Here I am, somehow successfully arrived in Gran Canaria, despite Iberia's best efforts. My first plane was delayed not quite long enough to give me hope that I'd catch my connection, but just too long for me to do so comfortably. Thankfully, the second plane was also delayed, so my running down the entire length of Madrid's Terminal 4 was somewhat unnecessary.
A GNOME Foundation sponsorship badge.
How am I here? I'm only here because of the nice people at the GNOME Foundation, who decided to sponsor me. Thank you, nice people!
In the past few days I've been looking at using en_GB translations to detect mistakes in the original C-locale strings. I've hacked a version of en_GB.pl to automatically translate the C-locale strings using its database of Americanisms (or should that be "Americanizms"?) and then compare them to the module's current en_GB strings, which have likely been caressed into shape manually.
The results are quite useful. About half of the strings are currently flagged up due to missing translations in en_GB.pl itself, which I've noted down in bug #524049. The other half are a combination of bad en_GB translations, en_GB translations which rectify mistakes in the original string and en_GB translations which improve the original string grammatically or punctuationally.
Using this hacked en_GB.pl and a few shell scripts which aid in iterating through a directory full of all of GNOME 2.22's en_GB PO files it hasn't been hard to come up with logs of all the problems in each module, so I'll be spending some time going through and fixing all the broken en_GB translations and then bugs will get filed about the string problems in each module.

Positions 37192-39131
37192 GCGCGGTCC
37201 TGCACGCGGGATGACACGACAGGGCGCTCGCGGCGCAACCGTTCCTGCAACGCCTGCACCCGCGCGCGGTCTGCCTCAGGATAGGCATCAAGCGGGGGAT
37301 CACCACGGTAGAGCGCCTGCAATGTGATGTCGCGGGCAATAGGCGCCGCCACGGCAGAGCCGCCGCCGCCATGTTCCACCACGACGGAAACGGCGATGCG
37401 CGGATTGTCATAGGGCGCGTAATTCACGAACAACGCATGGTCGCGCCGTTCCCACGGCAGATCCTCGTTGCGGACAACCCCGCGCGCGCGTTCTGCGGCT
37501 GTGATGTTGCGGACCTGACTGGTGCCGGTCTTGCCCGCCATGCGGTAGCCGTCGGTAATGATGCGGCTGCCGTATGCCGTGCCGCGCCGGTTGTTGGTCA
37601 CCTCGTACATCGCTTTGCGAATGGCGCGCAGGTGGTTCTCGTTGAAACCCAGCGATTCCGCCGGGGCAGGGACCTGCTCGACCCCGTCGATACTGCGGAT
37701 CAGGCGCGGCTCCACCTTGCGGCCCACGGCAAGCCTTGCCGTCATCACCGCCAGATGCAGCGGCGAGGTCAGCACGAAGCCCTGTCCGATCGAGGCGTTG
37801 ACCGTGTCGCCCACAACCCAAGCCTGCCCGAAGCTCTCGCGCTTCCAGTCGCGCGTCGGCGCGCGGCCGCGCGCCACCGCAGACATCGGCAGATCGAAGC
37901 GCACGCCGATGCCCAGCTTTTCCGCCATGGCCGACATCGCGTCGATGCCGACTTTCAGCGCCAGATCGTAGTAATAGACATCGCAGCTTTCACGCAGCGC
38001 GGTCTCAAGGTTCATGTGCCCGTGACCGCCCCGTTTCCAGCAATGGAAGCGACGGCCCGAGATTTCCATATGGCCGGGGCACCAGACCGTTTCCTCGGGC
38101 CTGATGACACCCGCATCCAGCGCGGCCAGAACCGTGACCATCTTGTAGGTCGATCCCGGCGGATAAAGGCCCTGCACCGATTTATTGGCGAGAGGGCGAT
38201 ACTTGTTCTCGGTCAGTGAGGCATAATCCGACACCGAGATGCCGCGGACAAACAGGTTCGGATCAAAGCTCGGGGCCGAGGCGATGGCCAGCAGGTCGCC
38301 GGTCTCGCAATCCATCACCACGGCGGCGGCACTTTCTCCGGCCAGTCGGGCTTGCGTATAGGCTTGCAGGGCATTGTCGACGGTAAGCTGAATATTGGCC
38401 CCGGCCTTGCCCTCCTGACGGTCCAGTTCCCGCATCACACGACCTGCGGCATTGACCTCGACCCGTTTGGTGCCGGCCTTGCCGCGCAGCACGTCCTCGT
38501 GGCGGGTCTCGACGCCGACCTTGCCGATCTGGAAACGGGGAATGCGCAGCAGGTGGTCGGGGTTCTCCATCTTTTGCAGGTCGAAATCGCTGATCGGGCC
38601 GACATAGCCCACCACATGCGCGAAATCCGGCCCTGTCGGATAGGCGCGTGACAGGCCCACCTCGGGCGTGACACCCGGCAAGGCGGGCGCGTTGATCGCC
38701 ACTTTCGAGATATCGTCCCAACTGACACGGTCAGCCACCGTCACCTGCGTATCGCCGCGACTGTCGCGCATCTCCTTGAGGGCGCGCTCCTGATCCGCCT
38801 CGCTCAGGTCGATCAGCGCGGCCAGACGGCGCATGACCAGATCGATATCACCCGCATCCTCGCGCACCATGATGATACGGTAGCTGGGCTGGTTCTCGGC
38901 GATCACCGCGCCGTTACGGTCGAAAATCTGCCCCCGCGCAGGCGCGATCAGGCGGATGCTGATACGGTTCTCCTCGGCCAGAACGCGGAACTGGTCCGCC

I wonder if this – or something like it – could get put into use on a l10n tinderbox machine? I've yet to talk to someone about merging my changes with the proper en_GB.pl, which is the first step, but if it's possible to use something like this for l10n quality control, I'd happily put time in to get it working.
After a couple of days' work to push it up the last 10%, the British English translation of GNOME 2.22 is complete, barring any further string changes, and assuming the changes I committed to GTK+-2.12 actually turn up in the translation statistics (which, worryingly, they haven't done so far). It's verging on being late, I know, but it's better than nothing.
Hopefully this is OK for my first attempt at translating GNOME.